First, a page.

Being proactive while pregnant can help

Being proactive while pregnant can help

There are often many questions surrounding pregnancy and prenatal care, like what you should do before, during, and after pregnancy.

“Before becoming pregnant, it’s important for women to see their health care provider for counselling and a physical exam,” explains Dr. Joseph Shea, obstetrician gynecologist at Aurora Medical Center Summit and Aurora Health Center in Waukesha. “At this appointment, we discuss prenatal vitamins, diet and exercise, adjust any medications, and ensure overall health is in a good place prior to pregnancy. We make sure you are up to date on health maintenance items, including vaccinations, and address any health conditions.”

There are many things you should be doing to promote health during pregnancy, but one of the most important things is keeping up an exercise program. A common misconception is that you should stop exercising after becoming pregnant. Continuing an active lifestyle, including aerobic exercise, throughout pregnancy is encouraged, although you should talk with your provider first.

While the majority of pregnancies run a normal course, this doesn’t happen on its own. It’s important to take proactive steps to be healthy, including getting care from a qualified provider. Dr. Shea also highly recommends eating a healthy, balanced diet and supplementing with prenatal vitamins.

Another thing to to keep in mind is potential toxins around you.

“Women who are pregnant should watch out for exposure to dangerous toxins or chemicals — even things that may be more common like hair spray can pose a concern,” shares Dr. Shea. “Whether at home or work, make sure you are aware of harsh chemicals around you and limit your exposure.”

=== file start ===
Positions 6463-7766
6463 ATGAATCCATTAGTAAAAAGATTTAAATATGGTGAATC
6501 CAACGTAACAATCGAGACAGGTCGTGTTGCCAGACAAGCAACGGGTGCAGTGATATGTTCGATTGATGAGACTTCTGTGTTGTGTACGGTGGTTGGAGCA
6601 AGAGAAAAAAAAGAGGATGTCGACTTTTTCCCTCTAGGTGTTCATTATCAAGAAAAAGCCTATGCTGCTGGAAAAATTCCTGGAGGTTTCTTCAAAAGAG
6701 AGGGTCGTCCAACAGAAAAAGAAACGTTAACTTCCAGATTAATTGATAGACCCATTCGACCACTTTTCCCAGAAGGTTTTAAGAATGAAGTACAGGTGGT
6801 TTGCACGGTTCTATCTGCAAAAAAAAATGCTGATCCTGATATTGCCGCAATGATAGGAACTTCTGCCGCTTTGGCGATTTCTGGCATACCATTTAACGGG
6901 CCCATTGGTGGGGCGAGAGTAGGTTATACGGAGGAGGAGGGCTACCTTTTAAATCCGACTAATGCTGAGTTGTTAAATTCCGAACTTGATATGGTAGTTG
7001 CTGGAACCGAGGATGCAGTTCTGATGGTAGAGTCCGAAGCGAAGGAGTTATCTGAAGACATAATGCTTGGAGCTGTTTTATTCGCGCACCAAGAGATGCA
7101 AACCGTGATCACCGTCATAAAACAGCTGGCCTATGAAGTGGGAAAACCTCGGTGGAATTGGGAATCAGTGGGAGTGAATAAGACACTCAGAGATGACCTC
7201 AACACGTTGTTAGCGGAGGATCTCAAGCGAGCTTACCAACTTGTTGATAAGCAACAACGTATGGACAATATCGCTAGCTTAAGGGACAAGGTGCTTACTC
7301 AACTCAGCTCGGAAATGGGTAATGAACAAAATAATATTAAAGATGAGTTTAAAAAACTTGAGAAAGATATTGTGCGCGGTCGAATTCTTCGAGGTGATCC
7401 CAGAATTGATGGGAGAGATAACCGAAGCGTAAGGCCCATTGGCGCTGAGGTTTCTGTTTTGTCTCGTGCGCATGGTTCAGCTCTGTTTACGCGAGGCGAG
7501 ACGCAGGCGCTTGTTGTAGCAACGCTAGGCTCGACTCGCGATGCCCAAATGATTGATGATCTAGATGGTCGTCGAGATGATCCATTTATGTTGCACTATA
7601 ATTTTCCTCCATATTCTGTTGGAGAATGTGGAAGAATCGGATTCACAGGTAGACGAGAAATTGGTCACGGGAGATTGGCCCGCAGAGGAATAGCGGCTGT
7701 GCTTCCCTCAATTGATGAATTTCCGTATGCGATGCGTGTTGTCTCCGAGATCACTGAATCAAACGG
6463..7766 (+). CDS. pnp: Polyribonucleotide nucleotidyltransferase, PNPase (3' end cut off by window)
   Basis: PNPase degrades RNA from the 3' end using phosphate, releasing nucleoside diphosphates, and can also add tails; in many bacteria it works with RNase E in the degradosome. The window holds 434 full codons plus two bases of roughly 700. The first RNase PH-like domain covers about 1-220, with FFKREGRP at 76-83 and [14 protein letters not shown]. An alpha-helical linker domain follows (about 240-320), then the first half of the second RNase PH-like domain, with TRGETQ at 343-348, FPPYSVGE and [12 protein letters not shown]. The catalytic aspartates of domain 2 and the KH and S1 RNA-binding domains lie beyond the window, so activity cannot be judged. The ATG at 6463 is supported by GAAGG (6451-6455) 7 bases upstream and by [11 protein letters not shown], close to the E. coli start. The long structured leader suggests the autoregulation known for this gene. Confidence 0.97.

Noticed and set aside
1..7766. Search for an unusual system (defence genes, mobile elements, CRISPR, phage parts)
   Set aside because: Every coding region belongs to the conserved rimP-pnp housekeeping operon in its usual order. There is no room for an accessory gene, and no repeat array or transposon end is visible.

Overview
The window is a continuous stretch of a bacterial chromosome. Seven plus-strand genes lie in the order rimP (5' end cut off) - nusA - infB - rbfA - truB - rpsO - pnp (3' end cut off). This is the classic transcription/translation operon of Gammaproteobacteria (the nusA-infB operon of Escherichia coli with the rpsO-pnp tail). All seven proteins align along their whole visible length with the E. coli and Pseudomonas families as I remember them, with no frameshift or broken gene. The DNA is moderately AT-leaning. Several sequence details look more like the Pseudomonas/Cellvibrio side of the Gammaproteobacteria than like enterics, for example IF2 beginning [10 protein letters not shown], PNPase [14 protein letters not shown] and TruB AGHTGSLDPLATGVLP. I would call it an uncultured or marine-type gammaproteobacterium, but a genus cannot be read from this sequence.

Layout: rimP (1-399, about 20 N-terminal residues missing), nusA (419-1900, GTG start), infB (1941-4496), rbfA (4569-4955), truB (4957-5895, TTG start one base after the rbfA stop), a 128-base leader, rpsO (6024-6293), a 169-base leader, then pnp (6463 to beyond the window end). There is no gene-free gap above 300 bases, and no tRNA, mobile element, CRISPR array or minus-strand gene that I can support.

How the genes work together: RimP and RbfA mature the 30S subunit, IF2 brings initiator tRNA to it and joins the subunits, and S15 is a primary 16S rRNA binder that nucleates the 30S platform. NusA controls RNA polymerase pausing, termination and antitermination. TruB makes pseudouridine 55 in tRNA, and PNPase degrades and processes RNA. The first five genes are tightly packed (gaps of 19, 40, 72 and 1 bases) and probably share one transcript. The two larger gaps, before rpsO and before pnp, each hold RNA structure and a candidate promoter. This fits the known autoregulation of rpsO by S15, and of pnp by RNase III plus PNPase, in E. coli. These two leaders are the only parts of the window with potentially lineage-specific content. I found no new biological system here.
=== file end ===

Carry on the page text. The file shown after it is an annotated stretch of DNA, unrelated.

Patients often ask Dr. Shea, especially during COVID, about vaccinations and which ones to receive during pregnancy, including the COVID vaccine. It is important to discuss this with your care provider.

Dr. Shea strongly encourages his patients to consider getting the COVID-19 vaccine. And according to the CDC, both women who are breastfeeding and women who are pregnant are able to receive the COVID-19 vaccine.

“After delivery, post-partum visits are a critical piece of pregnancy care,” says Dr. Shea. “There is a tendency for patients who have delivered without complications to think of this as unnecessary, but there are so many things we address at this visit. Some of the important items are looking for any signs of postpartum depression, discussing any issues with breastfeeding, making sure you are continuing vitamin supplementation, and so much more.”

Your provider can help make sure you and your baby are healthy as well as help put your mind at ease about any questions or concerns you might have.

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About the Author

Hannah Koerner
Hannah Koerner

“Hannah Koerner is a Public Affairs Specialist with Advocate Aurora Health. She received her Bachelor of Arts in Communication from the University of Wisconsin – Green Bay. In her free time, she enjoys biking, snowshoeing, and cheering on Wisconsin sports teams.”